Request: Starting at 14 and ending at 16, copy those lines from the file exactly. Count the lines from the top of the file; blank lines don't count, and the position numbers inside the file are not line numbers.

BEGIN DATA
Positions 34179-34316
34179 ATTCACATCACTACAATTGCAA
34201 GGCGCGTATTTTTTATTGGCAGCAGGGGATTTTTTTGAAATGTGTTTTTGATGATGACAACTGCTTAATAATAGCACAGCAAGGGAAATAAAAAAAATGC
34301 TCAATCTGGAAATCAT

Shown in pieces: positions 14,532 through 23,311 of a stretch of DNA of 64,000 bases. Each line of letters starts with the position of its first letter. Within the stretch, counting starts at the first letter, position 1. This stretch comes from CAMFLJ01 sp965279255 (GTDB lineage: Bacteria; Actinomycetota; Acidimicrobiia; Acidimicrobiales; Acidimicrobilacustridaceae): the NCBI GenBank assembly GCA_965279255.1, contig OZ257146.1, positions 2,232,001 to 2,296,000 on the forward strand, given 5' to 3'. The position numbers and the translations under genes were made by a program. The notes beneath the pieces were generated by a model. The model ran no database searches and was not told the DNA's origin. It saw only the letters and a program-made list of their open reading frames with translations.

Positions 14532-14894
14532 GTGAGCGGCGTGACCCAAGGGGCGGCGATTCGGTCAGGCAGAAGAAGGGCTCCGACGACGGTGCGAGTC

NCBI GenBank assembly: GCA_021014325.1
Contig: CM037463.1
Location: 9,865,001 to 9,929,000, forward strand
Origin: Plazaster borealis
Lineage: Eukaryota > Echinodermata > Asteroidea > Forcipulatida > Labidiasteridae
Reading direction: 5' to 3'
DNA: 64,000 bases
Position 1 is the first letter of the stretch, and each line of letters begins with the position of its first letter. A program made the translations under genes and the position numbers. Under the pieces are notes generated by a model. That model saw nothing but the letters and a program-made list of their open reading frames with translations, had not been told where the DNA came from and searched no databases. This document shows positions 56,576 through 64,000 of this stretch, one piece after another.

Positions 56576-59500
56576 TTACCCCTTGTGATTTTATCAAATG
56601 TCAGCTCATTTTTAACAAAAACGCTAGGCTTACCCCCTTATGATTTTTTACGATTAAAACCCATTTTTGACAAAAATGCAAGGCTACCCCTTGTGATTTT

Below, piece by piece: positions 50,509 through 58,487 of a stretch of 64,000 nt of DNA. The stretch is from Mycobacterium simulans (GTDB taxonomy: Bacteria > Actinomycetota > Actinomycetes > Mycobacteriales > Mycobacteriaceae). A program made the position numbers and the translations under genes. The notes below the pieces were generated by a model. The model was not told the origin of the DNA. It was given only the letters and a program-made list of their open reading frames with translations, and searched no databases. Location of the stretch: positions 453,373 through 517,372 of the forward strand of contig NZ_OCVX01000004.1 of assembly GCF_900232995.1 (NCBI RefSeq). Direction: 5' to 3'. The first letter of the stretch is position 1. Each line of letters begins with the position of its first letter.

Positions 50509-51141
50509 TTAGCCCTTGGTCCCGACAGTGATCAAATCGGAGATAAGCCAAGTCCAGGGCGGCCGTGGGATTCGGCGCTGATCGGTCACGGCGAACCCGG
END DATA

DNA: 64,000 bases
Position 1 is the first letter of the stretch, and each line of letters begins with the position of its first letter. A program made the translations under genes and the position numbers. Under the pieces are notes generated by a model. That model saw nothing but the letters and a program-made list of their open reading frames with translations, had not been told where the DNA came from and searched no databases. This document shows positions 56,576 through 64,000 of this stretch, one piece after another.

Positions 56576-59500